Much like the somewhat controversial face unlock feature built-in to Google’s Galaxy Nexus smartphone, a new patent application reveals Apple too is working on similar, but more advanced user detection solutions. As PatentlyApple pointed out, Apple noted these recognition systems could land in a future iPhone, iPad, iPod touch, or MacBook.
The basics of the patent entitled “Low Threshold Face Recognition,” is to allow a user to unlock a device—such an iPhone or iPad—using facial recognition. Apple’s solution could allow the device’s camera to recognize the user even when the device is in sleep mode. In other words, the device’s camera would remain active when sleeping, detect the user, and unlock the device without having to press the sleep/wake button. This could, in theory, allow a user to bypass the current Slide to Unlock feature.
Perhaps the most interesting aspect of the system would be the ability for the device’s settings to be customized depending on the user. For example, when detecting a specific user, iOS could set personalized wallpapers, notification settings, and custom configurations for apps. This would provide multiple user logins, allowing iOS users to easily share a device among family or coworkers.
Apple’s system would differ from other face recognition systems by ignoring face biometrics. As PatentlyApple explained, “The face recognition techniques are based on a simple, weighted difference map, rather than traditional (and computationally expensive) correlation matching.” Apple’s system could detect “high information portions” of a face such as the eyes, mouth, or the tip of a nose. In addition, an “orange-distance filter” could be applied to determine variations in skin tone and detect the “likely presence” of a user. This could detect the distance between the device and the user’s face, as well as the user’s “level of attentiveness.”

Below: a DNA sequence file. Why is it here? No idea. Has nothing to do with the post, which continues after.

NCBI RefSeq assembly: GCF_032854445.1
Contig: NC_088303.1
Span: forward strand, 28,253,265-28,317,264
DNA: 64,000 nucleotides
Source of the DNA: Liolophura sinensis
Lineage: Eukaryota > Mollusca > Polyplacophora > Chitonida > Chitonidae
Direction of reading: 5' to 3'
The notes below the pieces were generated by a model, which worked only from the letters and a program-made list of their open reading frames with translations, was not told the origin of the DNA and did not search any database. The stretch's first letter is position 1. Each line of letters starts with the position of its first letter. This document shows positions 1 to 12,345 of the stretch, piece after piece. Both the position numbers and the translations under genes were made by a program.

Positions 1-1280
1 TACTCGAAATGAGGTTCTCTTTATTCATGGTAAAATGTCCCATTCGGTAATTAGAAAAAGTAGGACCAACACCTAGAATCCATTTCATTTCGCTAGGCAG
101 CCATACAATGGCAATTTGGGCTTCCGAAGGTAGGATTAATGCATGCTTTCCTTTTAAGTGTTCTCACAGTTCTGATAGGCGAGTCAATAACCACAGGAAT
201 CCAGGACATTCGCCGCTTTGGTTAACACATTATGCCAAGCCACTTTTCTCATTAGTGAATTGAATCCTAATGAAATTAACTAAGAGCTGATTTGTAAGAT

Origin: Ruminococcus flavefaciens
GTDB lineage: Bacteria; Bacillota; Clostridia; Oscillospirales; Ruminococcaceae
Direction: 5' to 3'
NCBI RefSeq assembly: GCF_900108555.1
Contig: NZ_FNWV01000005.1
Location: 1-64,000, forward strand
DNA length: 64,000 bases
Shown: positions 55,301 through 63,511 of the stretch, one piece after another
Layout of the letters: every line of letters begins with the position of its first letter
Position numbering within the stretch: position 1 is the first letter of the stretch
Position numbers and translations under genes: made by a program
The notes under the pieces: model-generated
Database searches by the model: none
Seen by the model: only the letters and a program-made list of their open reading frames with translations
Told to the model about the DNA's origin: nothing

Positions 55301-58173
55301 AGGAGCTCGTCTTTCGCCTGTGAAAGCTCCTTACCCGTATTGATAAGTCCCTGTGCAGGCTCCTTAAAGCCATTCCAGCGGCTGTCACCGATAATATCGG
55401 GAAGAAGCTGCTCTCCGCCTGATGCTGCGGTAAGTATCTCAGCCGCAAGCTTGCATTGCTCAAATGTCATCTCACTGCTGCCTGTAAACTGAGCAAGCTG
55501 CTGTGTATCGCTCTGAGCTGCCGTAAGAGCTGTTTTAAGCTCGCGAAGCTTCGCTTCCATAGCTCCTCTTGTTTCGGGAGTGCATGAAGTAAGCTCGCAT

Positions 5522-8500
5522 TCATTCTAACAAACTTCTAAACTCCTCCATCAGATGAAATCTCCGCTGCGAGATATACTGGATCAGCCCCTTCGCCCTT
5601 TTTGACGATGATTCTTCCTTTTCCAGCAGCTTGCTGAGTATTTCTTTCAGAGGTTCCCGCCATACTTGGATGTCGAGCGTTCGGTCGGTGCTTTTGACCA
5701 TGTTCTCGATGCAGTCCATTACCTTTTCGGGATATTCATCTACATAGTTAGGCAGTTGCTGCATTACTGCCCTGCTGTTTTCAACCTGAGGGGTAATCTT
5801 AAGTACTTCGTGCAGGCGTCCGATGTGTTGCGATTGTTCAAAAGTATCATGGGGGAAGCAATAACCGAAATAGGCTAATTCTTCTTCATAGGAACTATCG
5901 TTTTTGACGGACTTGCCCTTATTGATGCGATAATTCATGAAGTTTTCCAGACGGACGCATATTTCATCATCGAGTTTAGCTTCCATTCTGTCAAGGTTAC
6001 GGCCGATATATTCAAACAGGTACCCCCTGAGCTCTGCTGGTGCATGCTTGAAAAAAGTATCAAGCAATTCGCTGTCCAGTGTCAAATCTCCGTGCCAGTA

In 2010, before the iPad launch, The Wall Street Journal reported Apple was experimenting with the ability to recognize individual users with the device’s camera. Today’s patent was originally filed in 2009.